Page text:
The Shaolin systems were developed from animal actions and were divided into low systems and high systems. The list used below is from the temple from the Honan province during the Ch'ing dynasty. The low systems of the Shaolin were choy li fut, crane, cobra, and tiger. The high systems of the order were snake, dragon, Wing Chun, and praying mantis. The primary features that separate high from low are the fantastic economy of movement and the differences in application of ch'i in the high systems.

The low systems were so called because they had their basis both in physical maneuvers and in earthly creatures. Choy li fut was based on a posture called a riding horse stance, so called because when adopted, one appeared to be straddling a horse. The movements are very stiff and hard, depending primarily on muscular power to perform adequately. There are only three kicks in the original system, although recently the style has adopted many techniques of the Northern Shaolin system. According to legend, it was designed for use on the house boats of the south where a stable stance and powerful hand techniques were necessary. The certain portion of its history is that the system was named for two Chinese boxing masters, Choy and Li. Fut means Buddha, serving in this instance to refer to the Shaolin temple's Buddhist influence.

The next system is crane, one of the traditional Shaolin systems. A legend is also attached to its birth. One day a monk stumbled on a battle between an ape and a crane. It seemed as if the ape would rend the bird in two. However, the bird continually stymied the ape, flapping its wings and darting in and out with its beak; at last the animal was driven away. The graceful movements of the bird were copied as well as its one leg stance. The principle weapons of the system are its long range kicks and a hand formation, the crane's beak.

The cobra system is a strange, nearly dead system. Its basis is a stance that resembles a cobra risen from the grass with spread hood. The maneuvers are strictly defensive in nature, devastatingly effective and swift. Cobra is designed for speed and tenacity for once the reptile strikes, it hangs on and makes certain that its opponent will die. Most of its techniques are hand maneuvers aimed at the eyes and throat. It is primarily a dim mak style.

Tiger is another natural system, this the opposite of crane. It is a vicious method of fighting utilizing powerful kicks and grim clawing motions. Like the tiger, its practitioner fights fiercely, rending, tearing and breaking any open space of skin or limb that is left unguarded. It is highly defensive in nature, waiting until being backed into a corner, then unleashing an unstoppable assault. Its principle hand weapon is the tiger claw, also useful for unarmed defense against weapons. By clasping the weapon between the hands or enmeshing it in the crushing grip of the hand, the enemy's advantage is lost.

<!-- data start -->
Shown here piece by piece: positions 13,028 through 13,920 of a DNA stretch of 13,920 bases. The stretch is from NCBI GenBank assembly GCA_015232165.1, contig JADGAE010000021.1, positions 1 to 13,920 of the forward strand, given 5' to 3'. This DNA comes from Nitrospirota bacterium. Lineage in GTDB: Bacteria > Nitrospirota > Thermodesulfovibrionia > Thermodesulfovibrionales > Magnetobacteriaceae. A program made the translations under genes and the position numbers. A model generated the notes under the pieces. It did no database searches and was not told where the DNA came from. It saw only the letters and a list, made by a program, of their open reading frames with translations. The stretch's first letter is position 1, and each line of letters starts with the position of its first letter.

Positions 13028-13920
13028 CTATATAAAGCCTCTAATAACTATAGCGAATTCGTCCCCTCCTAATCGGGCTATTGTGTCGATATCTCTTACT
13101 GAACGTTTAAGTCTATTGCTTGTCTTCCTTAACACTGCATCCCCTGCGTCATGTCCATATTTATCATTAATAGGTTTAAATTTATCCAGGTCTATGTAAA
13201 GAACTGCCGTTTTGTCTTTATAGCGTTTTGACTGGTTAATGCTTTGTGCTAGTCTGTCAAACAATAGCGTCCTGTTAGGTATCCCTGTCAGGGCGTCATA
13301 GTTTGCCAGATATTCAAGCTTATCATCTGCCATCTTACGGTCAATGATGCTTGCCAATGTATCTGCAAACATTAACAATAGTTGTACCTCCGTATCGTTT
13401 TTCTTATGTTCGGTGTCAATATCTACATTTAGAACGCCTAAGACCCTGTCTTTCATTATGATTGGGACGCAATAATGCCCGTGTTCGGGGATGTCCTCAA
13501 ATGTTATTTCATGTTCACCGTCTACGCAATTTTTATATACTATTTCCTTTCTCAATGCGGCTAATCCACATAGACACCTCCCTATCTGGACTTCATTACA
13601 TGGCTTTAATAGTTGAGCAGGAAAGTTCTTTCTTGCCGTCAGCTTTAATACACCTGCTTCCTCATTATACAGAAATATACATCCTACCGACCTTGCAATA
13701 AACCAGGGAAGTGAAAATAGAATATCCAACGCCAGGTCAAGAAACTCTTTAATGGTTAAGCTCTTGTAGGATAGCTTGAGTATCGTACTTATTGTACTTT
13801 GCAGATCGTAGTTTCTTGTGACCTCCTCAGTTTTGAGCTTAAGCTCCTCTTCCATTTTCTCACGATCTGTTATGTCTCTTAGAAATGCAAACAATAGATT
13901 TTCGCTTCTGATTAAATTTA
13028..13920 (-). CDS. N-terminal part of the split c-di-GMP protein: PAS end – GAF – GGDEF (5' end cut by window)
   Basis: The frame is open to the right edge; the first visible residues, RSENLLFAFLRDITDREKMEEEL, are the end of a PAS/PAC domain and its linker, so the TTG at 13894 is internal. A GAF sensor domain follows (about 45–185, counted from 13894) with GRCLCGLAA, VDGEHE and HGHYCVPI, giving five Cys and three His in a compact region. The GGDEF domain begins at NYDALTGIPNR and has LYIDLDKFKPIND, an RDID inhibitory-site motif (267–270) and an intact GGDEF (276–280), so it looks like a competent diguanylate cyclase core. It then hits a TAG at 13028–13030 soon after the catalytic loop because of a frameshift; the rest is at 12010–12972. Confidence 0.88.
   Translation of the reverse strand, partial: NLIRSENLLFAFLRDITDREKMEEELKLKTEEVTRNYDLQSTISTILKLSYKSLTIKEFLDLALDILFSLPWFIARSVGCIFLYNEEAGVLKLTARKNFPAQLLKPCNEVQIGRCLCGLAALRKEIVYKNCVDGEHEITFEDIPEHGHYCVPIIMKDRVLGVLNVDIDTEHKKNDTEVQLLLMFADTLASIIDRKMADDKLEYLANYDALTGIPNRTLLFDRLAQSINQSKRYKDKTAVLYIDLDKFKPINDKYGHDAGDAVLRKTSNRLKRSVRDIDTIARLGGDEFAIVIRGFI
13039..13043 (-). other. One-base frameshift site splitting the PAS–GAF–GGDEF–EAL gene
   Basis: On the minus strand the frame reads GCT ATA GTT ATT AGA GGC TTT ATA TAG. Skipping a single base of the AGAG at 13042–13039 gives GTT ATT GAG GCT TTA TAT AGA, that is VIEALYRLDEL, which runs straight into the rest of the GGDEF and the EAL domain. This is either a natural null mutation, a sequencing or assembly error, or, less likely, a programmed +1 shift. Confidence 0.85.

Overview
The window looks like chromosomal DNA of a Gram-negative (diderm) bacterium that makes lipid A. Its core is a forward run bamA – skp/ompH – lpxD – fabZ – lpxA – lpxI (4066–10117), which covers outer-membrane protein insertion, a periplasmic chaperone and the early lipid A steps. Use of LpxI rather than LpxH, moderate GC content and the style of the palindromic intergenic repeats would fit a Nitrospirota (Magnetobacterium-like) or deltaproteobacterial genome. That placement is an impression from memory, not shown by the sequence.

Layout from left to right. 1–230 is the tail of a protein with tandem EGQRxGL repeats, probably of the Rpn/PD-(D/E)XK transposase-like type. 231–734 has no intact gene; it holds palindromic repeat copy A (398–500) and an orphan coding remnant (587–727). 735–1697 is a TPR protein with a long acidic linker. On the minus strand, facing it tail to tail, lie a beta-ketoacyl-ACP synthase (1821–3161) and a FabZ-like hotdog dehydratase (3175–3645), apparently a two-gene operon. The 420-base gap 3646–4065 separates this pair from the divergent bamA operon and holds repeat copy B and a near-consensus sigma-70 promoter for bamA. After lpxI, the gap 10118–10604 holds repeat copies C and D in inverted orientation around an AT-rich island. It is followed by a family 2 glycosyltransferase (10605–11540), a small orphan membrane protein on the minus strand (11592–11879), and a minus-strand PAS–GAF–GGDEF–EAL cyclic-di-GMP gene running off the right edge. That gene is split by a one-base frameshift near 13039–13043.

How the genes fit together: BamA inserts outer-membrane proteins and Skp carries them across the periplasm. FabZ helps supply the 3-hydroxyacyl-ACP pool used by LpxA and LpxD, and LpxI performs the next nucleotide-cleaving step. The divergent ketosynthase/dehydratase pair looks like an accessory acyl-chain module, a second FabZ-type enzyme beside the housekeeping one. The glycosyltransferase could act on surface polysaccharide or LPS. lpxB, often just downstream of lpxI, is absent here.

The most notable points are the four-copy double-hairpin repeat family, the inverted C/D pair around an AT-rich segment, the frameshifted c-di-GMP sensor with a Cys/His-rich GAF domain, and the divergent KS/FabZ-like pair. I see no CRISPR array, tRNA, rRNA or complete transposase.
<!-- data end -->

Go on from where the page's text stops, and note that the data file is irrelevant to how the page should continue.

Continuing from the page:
Snake is an interface between the high systems and low systems. It is one of the easiest systems to learn and also one of the most deadly. The reason that it is a transition system is because it has the movements of a spiritual system and the physical applications of a low system. The spiritual movements are all flowing and continuous, akin to the movements of a cloud. Physical applications of such movements are seen by the stabbing hand motions to the face, throat and genitals. Ch'i is present in the practitioner as his body mimics a snake in its coiling, undulating motions; for only through ch'i can the proper flow be achieved to allow the technique to work. It is an earthly animal by nature, yet still somewhat spiritual due to its mysterious character. The snake has thus been appointed as the guardian of the dragons.

The basis of the dragon systems is ch'i, the inner power of Taoism. The movements and applications of the dragon systems are dependent on the use of ch'i. The special flow that distinguishes it from the flow of the crane system is due to ch'i. Also, the ch'i is substituted for muscular strength. For example, a tiger stylist would break a rock by sheer force and physical technique, while a dragon stylist would shatter it by ch'i projection.